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Robert W. Gore, inventor of the Gore-Tex fabric, died at the age of 83



The man whose invention of what created the breathable but waterproof fabric called Gore-Tex has died at the age of 83

NEWARK, Del. ̵

1; Robert W. Gore, whose invention of what created the breathable yet waterproof fabric known as Gore-Tex revolutionized outdoor clothing and helped play in many other areas, has died. He was 83.

Gore, who was president of WL Gore & Associates for nearly 25 years and chairman of the company for 30 years, died Thursday at a family home in Maryland after a long illness, company spokeswoman Amy Calhoun confirmed Saturday.

Gore discovered a new form of polymer in 1969 at a business laboratory in Newark, Delaware. His father, who started the company, asked Bob Gore to explore a new way for low-cost plumbing tape manufacturers with PTFE, commonly known as DuPont’s Teflon, reported The News Journal of Wilmington.

The son found out that the polymer expanded by 1000 percent by stretching out PTFE with a sudden jerk. The resulting product, known as ePTFE, created a microporous structure. The introduction of Gore-Tex technology came seven years later.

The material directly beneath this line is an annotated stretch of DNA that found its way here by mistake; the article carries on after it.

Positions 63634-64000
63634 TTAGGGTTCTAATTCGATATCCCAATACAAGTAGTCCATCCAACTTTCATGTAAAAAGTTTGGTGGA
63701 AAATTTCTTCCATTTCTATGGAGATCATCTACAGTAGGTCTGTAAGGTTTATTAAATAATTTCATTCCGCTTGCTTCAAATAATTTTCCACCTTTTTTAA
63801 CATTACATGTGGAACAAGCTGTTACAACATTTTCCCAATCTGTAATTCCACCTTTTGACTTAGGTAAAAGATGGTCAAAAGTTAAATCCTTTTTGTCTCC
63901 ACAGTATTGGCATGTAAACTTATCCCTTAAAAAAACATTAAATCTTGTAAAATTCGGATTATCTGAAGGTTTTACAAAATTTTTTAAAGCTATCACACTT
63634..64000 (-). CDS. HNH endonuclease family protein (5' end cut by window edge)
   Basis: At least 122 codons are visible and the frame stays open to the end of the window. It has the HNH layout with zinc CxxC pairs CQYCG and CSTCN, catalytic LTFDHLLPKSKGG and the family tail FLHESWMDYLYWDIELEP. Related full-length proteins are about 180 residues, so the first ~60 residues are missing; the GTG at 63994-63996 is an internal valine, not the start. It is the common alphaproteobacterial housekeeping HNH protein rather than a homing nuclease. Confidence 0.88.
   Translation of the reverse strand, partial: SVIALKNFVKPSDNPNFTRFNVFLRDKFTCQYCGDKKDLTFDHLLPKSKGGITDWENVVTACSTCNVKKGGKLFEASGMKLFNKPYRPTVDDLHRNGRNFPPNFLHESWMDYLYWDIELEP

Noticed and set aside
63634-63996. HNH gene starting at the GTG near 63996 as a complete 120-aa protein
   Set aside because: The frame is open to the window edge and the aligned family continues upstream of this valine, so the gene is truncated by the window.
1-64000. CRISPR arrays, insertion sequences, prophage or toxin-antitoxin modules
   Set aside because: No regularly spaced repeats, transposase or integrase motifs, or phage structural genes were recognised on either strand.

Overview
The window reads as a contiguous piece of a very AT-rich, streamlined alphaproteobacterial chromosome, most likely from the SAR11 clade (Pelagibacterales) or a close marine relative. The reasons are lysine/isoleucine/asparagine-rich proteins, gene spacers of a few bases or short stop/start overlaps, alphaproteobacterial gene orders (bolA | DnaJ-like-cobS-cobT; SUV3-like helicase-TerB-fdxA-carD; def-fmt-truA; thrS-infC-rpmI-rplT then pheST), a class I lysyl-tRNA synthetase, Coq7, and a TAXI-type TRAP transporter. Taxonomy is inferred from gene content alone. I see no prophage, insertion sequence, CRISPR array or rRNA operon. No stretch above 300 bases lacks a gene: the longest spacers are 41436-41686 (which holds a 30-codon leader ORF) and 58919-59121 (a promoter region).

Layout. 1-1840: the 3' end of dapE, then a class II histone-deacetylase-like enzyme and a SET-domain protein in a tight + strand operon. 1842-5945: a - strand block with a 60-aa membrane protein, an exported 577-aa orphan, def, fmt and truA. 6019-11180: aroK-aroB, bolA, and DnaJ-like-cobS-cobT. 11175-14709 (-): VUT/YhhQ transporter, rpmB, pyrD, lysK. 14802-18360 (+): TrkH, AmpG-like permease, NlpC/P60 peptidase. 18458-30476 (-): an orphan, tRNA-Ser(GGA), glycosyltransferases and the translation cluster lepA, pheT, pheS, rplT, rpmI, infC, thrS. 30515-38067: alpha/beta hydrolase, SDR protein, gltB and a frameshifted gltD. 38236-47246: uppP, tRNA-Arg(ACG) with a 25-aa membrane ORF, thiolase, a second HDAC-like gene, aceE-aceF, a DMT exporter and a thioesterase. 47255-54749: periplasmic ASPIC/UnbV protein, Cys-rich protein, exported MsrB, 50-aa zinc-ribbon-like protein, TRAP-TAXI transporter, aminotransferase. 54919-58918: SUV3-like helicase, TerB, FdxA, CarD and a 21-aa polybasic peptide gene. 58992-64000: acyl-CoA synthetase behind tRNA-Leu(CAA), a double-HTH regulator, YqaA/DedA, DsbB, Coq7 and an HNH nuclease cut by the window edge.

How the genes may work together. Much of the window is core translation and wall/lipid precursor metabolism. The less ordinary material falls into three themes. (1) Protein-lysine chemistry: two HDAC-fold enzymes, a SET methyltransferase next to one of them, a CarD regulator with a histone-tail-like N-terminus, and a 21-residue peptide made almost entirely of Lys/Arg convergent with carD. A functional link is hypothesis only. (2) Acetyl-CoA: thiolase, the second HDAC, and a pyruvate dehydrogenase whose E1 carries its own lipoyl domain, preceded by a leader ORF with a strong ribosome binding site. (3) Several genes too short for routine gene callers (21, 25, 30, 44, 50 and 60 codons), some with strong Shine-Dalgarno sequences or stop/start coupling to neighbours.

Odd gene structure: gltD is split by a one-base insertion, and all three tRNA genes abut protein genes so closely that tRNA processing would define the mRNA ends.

“It really was a turning point in the history of this company,” said Greg Hannon, WL Gore & Associates’ Chief Technology Officer, last year. “Without us we would be much less important to an organization than we are today.”

The membrane in the Gore-Tex fabric has billions of pores smaller than water droplets, leading to waterproof but breathable raincoats, shoes and other clothing. The patents eventually led to countless other uses with medical devices, guitar strings and in space travel, the company said.

Gore was born in Utah, the eldest of five children to Bill and Vieve Gore, who both founded the company in 1958. Bill Gore had previously joined DuPont’s workforce and eventually came to Delaware.

Bob Gore earned his bachelor’s degree in chemical engineering from the University of Delaware and an advanced degree from the University of Minnesota. He succeeded his father as the company’s President and CEO in 1976. Gore and his family contributed funds for buildings and technical laboratories at the University of Delaware.

Gore is survived by his wife Jane, as well as children, grandchildren and great-grandchildren. Memorial plans were not immediately announced by the company.

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History has been corrected to say that Gore died in Maryland, not Delaware.


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